the postwar boom years and then again in the ’60s, when Parma became a bolt-hole for white flight.
Its population was largely ethnic–Italian,
Irish, German and, above all, Slavic–and it flourished. The men found jobs at the GM plant,
the women at Community General Hospital. They were a hardworking, God-fearing breed who lived
in tract houses and bred large families, fiercely proud of themselves, their country and their town.
‘Parma in the ’50s and ’60s was a classic American crossroads, but with an Eastern European flavor,’
says Mark Stueve, a Cleveland bookseller who worked at Parmatown during those years. ‘It was
‘Little Boxes,’ the old Pete Seeger song, come to life.’
Parmatown itself began in 1955 as a strip shopping center, then quickly expanded. ‘The
parking lot looked out on open fields,’ says Stueve.
‘Meadows and woods, that’s all there was–pure American pastoral.’
Slow-moving and parochial, the city made an easy target for satire….
Parma did not become an all-white enclave by accident. In the 1950s, when it was among the
fastest-growing cities in the nation, tripling its population within 10 years, there was de facto
segregation. In 1973 the Justice Department sued the city over this, and seven years later a U.S.
district court judge ordered it to clean house. But it was only last November that the city fully complied
by setting up a fair-housing program with $1 million for renovation loans and mortgage incentives and, for the first time, giving preference to blacks.
Until the early ’90s, according to a longtime
employee at Dillard’s in the mall, security was often notified whenever an African American entered the
store. The interloper was then kept under close surveillance, his every move monitored. These
days, though, the attention is less overt. Most black shoppers mingle without fuss, as do Asians
and Hispanics. It’s only if they’re teenagers and they come in a crowd that alarm bells go off.
…. Nevertheless, Parma is diversifying.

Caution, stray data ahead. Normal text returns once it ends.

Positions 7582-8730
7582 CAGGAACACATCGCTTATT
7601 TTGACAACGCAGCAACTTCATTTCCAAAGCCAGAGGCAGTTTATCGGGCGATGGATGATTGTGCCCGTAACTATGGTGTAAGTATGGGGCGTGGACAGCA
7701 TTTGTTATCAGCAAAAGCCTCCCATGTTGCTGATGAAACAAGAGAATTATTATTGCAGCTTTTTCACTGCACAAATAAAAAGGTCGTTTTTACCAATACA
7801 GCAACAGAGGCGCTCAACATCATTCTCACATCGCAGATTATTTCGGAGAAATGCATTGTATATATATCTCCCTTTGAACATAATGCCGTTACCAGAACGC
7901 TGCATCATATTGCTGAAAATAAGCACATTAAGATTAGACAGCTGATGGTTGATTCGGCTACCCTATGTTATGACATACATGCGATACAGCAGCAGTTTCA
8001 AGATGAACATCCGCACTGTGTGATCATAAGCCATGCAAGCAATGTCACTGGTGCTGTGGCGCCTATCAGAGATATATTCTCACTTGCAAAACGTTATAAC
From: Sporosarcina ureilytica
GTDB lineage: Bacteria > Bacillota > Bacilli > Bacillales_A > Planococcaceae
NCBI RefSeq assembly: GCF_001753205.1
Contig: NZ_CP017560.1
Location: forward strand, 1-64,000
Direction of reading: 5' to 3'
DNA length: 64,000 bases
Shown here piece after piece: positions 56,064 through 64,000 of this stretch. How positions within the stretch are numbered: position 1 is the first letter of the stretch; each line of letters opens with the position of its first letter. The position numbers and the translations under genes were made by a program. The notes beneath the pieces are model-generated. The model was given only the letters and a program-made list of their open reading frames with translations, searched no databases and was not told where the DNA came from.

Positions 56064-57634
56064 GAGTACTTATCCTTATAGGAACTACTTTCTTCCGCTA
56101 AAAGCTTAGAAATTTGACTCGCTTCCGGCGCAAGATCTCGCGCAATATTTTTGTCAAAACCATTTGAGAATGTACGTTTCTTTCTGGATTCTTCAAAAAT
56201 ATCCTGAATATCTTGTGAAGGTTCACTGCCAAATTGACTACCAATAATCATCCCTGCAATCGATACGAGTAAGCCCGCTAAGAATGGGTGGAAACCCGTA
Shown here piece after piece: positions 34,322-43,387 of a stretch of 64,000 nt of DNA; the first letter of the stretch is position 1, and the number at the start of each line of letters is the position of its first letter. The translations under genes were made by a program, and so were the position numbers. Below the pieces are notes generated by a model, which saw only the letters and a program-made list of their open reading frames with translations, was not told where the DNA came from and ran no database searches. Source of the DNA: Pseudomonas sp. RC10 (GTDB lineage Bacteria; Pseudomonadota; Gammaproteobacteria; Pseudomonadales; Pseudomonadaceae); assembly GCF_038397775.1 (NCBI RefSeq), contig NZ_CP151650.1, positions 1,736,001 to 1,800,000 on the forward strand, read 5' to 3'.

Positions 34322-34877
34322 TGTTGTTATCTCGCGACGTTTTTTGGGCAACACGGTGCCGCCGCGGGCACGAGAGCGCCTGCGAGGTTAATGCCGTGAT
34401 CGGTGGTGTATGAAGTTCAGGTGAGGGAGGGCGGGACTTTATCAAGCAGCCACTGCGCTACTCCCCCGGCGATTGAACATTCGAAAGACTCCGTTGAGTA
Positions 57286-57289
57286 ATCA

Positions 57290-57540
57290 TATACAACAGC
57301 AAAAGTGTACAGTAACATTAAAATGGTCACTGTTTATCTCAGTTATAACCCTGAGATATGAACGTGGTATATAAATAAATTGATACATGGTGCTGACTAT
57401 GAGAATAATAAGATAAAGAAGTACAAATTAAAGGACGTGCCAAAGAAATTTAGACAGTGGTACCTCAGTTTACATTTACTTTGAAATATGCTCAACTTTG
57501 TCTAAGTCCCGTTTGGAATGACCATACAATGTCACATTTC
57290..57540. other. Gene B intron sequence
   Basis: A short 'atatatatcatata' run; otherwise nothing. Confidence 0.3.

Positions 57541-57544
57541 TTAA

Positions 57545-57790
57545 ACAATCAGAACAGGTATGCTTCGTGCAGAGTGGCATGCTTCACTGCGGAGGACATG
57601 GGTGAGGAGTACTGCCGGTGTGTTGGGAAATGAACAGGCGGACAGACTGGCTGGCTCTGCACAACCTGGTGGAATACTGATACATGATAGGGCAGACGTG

Dillard’s employs black salesmen, and there is a black officer on the Parma police force. There is
also a Muslim mosque, a Hindu temple and a
Philippine cultural center.”
[ANYMALL, U.S.A. Life, Aug97, Vol. 20 Issue 8,
p36, 9p. By NIK COHN]
“The city of Parma, Ohio, for example, was found guilty in 1980 by a federal court of purposefully
and illegally excluding blacks from its community.”
[John M. Goering, “Introduction,” in John M. Goering, ed., Housing Desegregation and Federal
Policy (Chapel Hill: U NC P, 1986), 10.]
“In 1973, the US Justice Dept. sued Parma, alleging
that the city had violated the 1968 federal Fair Housing Act.” In 1968, the city council had defeated
a fair housing resolution. It also rejected a subsidized housing project.
City Council President Kenneth Kuczma stated “he did not want Negroes in the city of Parma.”
Partly owing to testimony by Prof. John Kain of
Harvard, Parma was found guilty. Judge required Parma to enact a fair housinsg resolution, establishe a fair housing committee, work toward
low-income housing, develop public housing, etc.,
and appointed a master to oversee implementation.
In 1983, Parma finally did enact a fair housing
resolution and an ordinance in 1988. Beginning
1988, advertised Parma “as an open community.”
In 1987, op0ened its first public housing project.
As of 11/1991, 81 of 178 residents were black.
“In 1989 there was only one black in the city’s
full-time municipal work force of approx. 500.”
Residency requirement, though it now allows new hires 18 months to relocate.